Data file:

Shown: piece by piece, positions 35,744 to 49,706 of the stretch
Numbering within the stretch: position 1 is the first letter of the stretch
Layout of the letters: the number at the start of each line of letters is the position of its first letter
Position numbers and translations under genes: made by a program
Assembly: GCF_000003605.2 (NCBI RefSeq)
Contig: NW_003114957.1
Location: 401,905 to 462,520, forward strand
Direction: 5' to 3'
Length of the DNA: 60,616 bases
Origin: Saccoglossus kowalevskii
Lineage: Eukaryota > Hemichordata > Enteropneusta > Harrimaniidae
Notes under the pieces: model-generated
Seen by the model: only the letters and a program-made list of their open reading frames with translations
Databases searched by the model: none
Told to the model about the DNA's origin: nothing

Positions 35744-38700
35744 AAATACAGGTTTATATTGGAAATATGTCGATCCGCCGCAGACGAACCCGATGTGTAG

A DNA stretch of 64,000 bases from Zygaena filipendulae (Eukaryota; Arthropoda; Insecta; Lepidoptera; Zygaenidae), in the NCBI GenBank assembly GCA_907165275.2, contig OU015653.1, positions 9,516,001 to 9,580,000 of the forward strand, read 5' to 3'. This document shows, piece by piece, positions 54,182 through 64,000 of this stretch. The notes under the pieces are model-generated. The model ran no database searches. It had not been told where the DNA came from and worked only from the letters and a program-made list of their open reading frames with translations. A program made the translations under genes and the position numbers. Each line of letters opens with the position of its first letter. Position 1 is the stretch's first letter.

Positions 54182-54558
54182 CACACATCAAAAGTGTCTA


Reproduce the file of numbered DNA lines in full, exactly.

Shown: piece by piece, positions 35,744 to 49,706 of the stretch
Numbering within the stretch: position 1 is the first letter of the stretch
Layout of the letters: the number at the start of each line of letters is the position of its first letter
Position numbers and translations under genes: made by a program
Assembly: GCF_000003605.2 (NCBI RefSeq)
Contig: NW_003114957.1
Location: 401,905 to 462,520, forward strand
Direction: 5' to 3'
Length of the DNA: 60,616 bases
Origin: Saccoglossus kowalevskii
Lineage: Eukaryota > Hemichordata > Enteropneusta > Harrimaniidae
Notes under the pieces: model-generated
Seen by the model: only the letters and a program-made list of their open reading frames with translations
Databases searched by the model: none
Told to the model about the DNA's origin: nothing

Positions 35744-38700
35744 AAATACAGGTTTATATTGGAAATATGTCGATCCGCCGCAGACGAACCCGATGTGTAG

A DNA stretch of 64,000 bases from Zygaena filipendulae (Eukaryota; Arthropoda; Insecta; Lepidoptera; Zygaenidae), in the NCBI GenBank assembly GCA_907165275.2, contig OU015653.1, positions 9,516,001 to 9,580,000 of the forward strand, read 5' to 3'. This document shows, piece by piece, positions 54,182 through 64,000 of this stretch. The notes under the pieces are model-generated. The model ran no database searches. It had not been told where the DNA came from and worked only from the letters and a program-made list of their open reading frames with translations. A program made the translations under genes and the position numbers. Each line of letters opens with the position of its first letter. Position 1 is the stretch's first letter.

Positions 54182-54558
54182 CACACATCAAAAGTGTCTA